Chrome has a hidden tab discard option that could solve your memory problems

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For many people Google Chrome is their browser of choice. It may be popular, but most users would concede that Chrome has something of a memory problem -- it will gobble up resources like they are going out of fashion. To get around this issue, all manner of extensions have sprung up offering tab suspension -- but there's a hidden Tab Discarding option built in that does the same job.

As revealed by Google's François Beaufort, the Chrome development team is working on bringing the feature, which is already used by Chrome OS users, to the Windows, Linux and Mac versions of the browser. The Discarded Tabs feature works by unloading tabs from memory when resources are running low, and reloading them if and when they are next clicked. If you install the latest nightly builds, this is already available to you -- here’s how to use it.

Tab discarding is the sort of feature that Chrome users have been crying out for. As much as people love Google's browser, its bloating over the years cannot be denied. Bringing better tab management to the browser eliminates the need to rely on extensions to take care of something that Chrome really should be able to do itself.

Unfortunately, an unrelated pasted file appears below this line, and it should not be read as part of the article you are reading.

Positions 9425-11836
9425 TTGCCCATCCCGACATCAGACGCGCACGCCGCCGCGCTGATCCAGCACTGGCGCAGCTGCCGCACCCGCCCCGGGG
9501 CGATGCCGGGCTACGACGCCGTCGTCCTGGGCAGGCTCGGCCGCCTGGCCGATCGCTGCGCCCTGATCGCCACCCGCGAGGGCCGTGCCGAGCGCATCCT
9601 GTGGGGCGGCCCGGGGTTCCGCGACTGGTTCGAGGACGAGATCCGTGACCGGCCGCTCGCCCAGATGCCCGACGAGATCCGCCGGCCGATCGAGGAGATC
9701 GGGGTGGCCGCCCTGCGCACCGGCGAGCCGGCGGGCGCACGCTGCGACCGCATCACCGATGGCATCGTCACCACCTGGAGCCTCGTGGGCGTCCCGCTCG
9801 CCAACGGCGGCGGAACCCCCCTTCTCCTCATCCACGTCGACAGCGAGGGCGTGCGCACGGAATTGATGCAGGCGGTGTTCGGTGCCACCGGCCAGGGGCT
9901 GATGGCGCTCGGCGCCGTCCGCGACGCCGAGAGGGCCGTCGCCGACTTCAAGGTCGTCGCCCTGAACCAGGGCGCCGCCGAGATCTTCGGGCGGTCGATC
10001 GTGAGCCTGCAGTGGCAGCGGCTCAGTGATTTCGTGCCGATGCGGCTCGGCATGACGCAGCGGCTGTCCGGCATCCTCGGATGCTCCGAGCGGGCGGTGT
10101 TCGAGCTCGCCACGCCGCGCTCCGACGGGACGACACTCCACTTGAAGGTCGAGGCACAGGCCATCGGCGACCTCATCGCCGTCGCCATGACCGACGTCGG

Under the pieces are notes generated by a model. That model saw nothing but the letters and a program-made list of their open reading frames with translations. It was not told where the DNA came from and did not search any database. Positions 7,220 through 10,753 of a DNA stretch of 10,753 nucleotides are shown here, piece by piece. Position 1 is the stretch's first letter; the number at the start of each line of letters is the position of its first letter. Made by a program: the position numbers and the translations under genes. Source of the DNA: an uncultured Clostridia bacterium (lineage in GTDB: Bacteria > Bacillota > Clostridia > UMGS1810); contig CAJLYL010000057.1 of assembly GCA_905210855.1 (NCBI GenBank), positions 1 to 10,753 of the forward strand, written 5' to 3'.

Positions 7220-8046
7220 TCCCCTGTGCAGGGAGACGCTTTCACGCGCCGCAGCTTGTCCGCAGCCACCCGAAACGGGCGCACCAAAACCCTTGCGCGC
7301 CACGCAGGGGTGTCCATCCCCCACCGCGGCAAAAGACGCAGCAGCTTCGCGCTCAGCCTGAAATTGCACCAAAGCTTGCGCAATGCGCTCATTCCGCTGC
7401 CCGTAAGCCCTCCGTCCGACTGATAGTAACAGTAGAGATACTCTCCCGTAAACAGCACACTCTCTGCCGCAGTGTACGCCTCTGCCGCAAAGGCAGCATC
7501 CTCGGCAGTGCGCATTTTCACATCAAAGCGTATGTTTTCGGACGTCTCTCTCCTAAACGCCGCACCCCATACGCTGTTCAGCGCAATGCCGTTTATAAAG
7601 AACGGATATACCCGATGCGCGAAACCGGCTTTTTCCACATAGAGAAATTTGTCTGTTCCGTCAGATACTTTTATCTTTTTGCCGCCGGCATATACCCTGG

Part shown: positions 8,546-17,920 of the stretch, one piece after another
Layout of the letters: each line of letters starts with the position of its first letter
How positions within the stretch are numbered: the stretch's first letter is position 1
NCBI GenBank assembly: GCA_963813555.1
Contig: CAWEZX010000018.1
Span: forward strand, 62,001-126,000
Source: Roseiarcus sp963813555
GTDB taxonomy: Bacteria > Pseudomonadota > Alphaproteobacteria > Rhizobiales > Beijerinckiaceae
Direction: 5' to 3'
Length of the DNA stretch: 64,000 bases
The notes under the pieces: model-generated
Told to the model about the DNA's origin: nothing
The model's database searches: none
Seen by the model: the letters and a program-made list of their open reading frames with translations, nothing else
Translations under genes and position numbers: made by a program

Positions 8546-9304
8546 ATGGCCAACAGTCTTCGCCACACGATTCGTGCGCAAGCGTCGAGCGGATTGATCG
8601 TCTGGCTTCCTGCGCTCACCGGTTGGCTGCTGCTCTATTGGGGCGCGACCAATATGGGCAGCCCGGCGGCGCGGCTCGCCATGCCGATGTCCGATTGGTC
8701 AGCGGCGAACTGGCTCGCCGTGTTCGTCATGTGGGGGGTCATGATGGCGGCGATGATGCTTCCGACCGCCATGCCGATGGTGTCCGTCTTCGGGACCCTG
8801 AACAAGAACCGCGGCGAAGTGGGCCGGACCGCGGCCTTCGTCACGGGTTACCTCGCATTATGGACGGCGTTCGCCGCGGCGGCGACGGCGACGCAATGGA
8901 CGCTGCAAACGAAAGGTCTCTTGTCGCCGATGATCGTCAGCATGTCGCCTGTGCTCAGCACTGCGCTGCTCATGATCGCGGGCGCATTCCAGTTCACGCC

Writing about the feature on Google+, Beaufort says:

As we speak, the chromium team is adding tab discarding to Windows and Mac OS platforms in the latest chromium build. Linux will follow shortly after. This feature enables least interesting tabs to get automatically discarded when system memory is running low. Discarded tabs are still visible on the tab strip and get reloaded when clicked on.

To enable tab discarding, pay a visit to chrome://flags/#enable-tab-discarding and click the Enable link. That's pretty much all there is to it! You do have the option of taking manual control of discarding tabs by visiting chrome://discards/, so you may want to bookmark that page for future reference.

Oh, and if you were wondering how tabs are chosen as being interesting or not, a Chromium Projects page reveals the order in which tabs are discarded:

  1. Internal pages like new tab page, bookmarks, etc.
  2. Tabs selected a long time ago
  3. Tabs selected recently
  4. Tabs playing audio
  5. Apps running in a window
  6. Pinned tabs
  7. The selected tab

Photo credit: 360b / Shutterstock

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